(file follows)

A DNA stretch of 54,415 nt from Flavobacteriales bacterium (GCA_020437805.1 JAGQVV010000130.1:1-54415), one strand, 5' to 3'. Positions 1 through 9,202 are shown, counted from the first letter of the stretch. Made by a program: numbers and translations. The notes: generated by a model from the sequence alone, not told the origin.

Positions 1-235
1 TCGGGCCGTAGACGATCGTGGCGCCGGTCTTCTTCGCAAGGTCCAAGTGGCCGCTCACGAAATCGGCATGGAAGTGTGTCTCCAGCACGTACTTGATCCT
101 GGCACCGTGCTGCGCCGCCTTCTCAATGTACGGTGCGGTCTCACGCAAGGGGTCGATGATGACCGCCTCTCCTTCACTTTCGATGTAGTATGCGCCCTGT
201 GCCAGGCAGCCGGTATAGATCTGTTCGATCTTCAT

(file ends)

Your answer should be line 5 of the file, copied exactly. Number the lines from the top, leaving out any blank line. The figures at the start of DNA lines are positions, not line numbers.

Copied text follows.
201 GCCAGGCAGCCGGTATAGATCTGTTCGATCTTCAT